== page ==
Credit Suisse to Pay $885 Million to Settle FHFA Lawsuits

By Elena Logutenkova and Jeffrey Vögeli Mar 21, 2014 5:00 PM PT

Credit Suisse Group AG (CSGN)
, Switzerland’s second-biggest bank, agreed to pay $885 million to settle lawsuits by the Federal Housing Finance Agency over mortgages sold to Fannie Mae and Freddie Mac.

The company will book a charge of 275 million francs ($312 million) after taxes in the fourth quarter of 2013, resulting in a restatement of results to a net loss of 8 million francs for the period, the Zurich-based bank said yesterday.

Credit Suisse was among 18 lenders sued by the FHFA in 2011 to recoup losses on about $200 billion in mortgage-backed securities sold to the two government-sponsored companies before the financial crisis.

Nine companies, including JPMorgan Chase & Co., Deutsche Bank AG andUBS AG (UBSN), have agreed to pay more than $9.2 billion to settle similar lawsuits by FHFA.

“It’s definitely good for Credit Suisse to have this thing out of the way,” said Guido Hoymann, a Frankfurt-based analyst with Bankhaus Metzler.

Chief Executive Officer Brady Dougan in February called mortgage-related litigation one of the bank’s two most important legal issues alongside the U.S. investigation into whether it helped Americans evade taxes. The company said yesterday the agreement with FHFA resolves the largest mortgage-related investor litigation.

Photographer: Gianluca Colla/BloombergPedestrians walk past the Credit Suisse Group AG's headquarters bank branch in Zurich.

The settlement relates to about $16.6 billion of residential mortgage-backed securities sold to Fannie Mae and Freddie Mac between 2005 and 2007, the bank said.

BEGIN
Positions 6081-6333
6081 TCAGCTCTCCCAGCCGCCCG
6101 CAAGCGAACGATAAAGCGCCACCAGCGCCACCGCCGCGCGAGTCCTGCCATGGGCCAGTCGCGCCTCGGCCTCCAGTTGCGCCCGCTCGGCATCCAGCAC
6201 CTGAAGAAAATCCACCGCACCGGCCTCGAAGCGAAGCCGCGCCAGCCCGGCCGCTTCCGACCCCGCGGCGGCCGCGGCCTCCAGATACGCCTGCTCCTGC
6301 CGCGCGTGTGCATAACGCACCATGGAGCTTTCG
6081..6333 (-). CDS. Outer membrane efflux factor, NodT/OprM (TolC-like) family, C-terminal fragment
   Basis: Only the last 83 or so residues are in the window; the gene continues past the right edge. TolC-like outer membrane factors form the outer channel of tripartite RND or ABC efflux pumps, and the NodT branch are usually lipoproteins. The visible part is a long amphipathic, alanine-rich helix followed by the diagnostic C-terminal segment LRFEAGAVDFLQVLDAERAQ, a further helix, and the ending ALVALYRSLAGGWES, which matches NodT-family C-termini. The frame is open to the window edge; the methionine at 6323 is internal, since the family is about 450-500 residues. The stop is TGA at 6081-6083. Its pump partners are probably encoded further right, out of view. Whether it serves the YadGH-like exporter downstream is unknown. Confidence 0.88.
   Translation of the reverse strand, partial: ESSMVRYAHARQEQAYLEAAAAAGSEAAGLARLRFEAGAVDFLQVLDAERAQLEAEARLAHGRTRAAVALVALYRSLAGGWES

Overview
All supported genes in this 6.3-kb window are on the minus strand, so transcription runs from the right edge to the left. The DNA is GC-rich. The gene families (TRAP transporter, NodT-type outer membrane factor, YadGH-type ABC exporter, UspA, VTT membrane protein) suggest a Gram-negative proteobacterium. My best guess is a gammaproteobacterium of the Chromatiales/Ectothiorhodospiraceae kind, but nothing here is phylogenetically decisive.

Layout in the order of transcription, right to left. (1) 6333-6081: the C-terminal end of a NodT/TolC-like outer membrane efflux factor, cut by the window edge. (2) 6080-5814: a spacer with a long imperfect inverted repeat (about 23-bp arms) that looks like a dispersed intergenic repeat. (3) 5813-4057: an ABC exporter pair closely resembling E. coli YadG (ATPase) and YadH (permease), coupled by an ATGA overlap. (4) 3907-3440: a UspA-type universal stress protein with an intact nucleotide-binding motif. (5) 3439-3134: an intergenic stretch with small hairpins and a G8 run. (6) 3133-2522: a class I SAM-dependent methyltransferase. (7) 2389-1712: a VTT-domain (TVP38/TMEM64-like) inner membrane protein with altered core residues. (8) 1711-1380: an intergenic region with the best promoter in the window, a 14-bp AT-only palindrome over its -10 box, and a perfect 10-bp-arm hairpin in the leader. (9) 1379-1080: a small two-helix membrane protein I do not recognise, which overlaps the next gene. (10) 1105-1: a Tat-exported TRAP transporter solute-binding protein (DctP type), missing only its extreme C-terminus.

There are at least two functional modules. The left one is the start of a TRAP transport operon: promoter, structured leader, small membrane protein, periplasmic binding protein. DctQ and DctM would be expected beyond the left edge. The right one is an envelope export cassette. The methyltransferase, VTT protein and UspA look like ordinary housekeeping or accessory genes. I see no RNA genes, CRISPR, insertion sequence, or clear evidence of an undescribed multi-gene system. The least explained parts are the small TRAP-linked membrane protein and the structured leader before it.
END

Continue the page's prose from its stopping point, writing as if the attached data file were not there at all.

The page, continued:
Credit Suisse will pay about $651 million to Freddie Mac and about $234 million to Fannie Mae, according to the FHFA.

Other Litigation

The Swiss bank faces other mortgage-related litigation. The state of New Jersey in December 2013 sued Credit Suisse over claims the bank misrepresented the risk to investors on more than $10 billion in residential mortgage-backed securities. Credit Suisse said at the time the lawsuit was “without merit.”

The New Jersey lawsuit was similar to the one from New York Attorney General Eric Schneiderman, who claimed in 2012 that the bank misled investors about its review of mortgages underlying securities.

The bank has asked a judge to dismiss the case.

UBS, Switzerland’s biggest bank, in July 2013 agreed to pay $885 million to settle a FHFA lawsuit over $4.5 billion in residential mortgage-backed securities it sponsored and $1.8 billion of third-party RMBS sold to the two agencies.

Credit Suisse said at the time that losses on the portfolio of securities the bank sold were about $100 million as the company cut back originations of mortgages “quite substantially” in 2006.

JPMorgan, based in New York, and Frankfurt-based Deutsche Bank paid $4 billion and $1.9 billion to settle their respective FHFA lawsuits.

Other companies that settled similar lawsuits are Citigroup Inc., Morgan Stanley (MS), General Electric Co., Ally Financial Inc. and Societe Generale SA. (GLE) Wells Fargo & Co., which wasn’t one of the 18 companies sued, also settled.

To contact the reporters on this story: Jeffrey Vögeli in Zurich at; Elena Logutenkova in Zurich at

To contact the editors responsible for this story: Frank Connelly at Jon Menon